As the Indian Sherpa, he had the mandate of the Prime Minister to achieve consensus, represent the concerns of the Global South, and to bring inclusiveness and gender equality to the G20 agenda.
As I got into the job, I realised that most countries actually do their G20 in one city or they do it in two cities. Indonesia did it in two cities, and they thought they were being very ambitious. But then the Prime Minister said that I want G20 meetings to be held in every state of India. And he said, then we figured out that he wanted it to be done in over 60 districts of India. So we ended up doing 220 meetings in all states and 60 districts of India.
And then he called a meeting of the chief ministers and governors. And then he said that use opportunity to transform these districts, improve drainage, sewage, solid waste roads, everything. So from the first meeting, which we did in Udaipur, the Sherpa first meeting till all the 220 meetings, and we did this in Lakshadweep, we did this in Ladakh, we did it in Kashmir, everywhere. We used this as an opportunity to transform the districts and the cities where we were doing it. And then the prime minister said that use this opportunity to promote Indian artisans and push the one district one product. So all local crafts were used as gifts. We also used this opportunity to promote millets. That was prime minister’s vision, that this is an opportunity. This was also the year of the UN: the millets.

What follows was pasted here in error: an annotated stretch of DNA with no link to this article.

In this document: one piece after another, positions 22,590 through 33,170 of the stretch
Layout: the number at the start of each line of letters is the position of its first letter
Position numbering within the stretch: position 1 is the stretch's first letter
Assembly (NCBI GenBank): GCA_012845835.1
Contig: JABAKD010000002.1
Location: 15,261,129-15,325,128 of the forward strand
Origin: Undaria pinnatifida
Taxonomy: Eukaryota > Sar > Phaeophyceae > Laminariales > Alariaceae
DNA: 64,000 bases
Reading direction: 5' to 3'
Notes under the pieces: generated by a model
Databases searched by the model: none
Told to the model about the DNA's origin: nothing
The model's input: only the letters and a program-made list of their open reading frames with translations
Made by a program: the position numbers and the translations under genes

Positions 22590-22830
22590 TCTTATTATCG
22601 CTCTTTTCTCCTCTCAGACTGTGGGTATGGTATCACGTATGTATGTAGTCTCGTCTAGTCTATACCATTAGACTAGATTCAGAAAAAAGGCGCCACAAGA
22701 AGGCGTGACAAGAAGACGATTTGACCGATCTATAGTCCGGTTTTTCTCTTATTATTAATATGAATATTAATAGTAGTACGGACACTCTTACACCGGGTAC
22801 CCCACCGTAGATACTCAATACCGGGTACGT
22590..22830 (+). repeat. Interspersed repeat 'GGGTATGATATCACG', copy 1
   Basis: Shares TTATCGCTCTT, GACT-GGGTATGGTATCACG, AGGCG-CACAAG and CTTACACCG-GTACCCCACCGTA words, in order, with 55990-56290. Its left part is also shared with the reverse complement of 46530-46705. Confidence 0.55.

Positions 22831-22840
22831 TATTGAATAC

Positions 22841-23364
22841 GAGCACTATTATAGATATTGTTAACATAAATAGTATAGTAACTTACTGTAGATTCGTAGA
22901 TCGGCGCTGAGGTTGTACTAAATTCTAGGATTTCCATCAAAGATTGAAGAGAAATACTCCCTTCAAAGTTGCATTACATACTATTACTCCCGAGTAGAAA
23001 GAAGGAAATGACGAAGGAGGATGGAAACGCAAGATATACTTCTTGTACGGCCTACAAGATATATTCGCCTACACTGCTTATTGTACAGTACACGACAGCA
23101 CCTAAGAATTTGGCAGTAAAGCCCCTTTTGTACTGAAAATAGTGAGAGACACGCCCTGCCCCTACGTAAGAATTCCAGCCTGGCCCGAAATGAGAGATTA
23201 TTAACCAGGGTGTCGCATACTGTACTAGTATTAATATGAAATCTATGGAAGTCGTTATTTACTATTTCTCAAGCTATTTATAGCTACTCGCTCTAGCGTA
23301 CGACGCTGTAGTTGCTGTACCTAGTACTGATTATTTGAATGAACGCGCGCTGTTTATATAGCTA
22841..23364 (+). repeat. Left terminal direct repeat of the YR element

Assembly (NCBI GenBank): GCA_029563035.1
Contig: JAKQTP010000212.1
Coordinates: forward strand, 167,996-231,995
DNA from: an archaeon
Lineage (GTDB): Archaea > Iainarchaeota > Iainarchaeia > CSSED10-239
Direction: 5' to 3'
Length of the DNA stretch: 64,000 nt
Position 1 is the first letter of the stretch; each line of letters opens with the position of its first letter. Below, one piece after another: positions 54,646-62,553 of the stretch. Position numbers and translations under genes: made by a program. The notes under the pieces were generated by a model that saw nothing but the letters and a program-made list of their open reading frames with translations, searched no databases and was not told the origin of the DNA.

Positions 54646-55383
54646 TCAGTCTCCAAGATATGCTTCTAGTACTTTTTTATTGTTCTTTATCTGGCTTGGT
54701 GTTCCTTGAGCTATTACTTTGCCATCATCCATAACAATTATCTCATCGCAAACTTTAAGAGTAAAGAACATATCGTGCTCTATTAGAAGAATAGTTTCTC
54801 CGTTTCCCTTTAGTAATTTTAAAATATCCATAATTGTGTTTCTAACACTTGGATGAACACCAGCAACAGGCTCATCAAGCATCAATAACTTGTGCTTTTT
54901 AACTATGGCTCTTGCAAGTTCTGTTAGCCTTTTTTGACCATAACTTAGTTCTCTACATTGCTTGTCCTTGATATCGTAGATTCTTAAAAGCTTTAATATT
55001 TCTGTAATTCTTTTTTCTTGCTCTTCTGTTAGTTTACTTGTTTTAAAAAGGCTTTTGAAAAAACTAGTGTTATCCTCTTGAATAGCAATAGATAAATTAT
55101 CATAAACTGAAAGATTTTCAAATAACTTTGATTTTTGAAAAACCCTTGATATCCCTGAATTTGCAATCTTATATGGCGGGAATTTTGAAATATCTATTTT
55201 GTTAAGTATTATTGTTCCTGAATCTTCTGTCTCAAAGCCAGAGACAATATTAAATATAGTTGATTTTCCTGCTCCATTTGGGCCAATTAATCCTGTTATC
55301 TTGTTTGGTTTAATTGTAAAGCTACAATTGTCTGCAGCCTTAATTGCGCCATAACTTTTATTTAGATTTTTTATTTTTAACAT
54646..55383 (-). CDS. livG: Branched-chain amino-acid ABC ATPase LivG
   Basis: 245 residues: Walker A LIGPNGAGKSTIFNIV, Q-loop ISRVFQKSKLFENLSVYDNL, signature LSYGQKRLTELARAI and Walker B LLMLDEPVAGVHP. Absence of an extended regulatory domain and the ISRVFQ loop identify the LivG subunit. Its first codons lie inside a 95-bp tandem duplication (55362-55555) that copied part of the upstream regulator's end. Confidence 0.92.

The Prime Minister’s second directive was that this has to be very inclusive, this has to be very decisive, this has to be very ambitious and also action oriented. And then he said that, I don’t want a divided G20, I want a consensus based G20. And therefore, the first thing that he did was to have a meeting of the Global South. So, 125 leaders from the Global South participated in a virtual meeting.
And from that meeting, the priorities emerged. One thing was very clear that we will speak the voice of the Global South. We will speak the voice of the developing and the emerging countries. And this was very important because this year, if you look at the IMF and World Bank, both say 80% of the global growth is coming from emerging markets. And in the next two decades, 80%, two third to about 75 to 80% of the growth will actually come from emerging markets. And therefore, it was very important to position ourselves as far as the requirements of the developing world was concerned.
When India took over the presidency, there were several challenges. 200 million people had gone below poverty line because of Covid. A hundred million people had lost their jobs. The Sustainable Development Goals (SDGs) agenda, instead of progressing had regressed, only 12 of the 169 SDG goals were on track. And it was very important to push on that. And there was a huge challenge of climate action and climate finance.
There was a challenge of multilateral institutions because they were all designed for the post World War II period. They were designed in the post Britain period when the crisis of climate action did not exist, when the issue of sustainable development goals did not exist. And therefore, redesigning and reformulating the multilateral institutions was very important. And then we looked at technological developments. How do you use technology to leapfrog? So, technological development and what India has done in DPI in the digital public infrastructure became very important.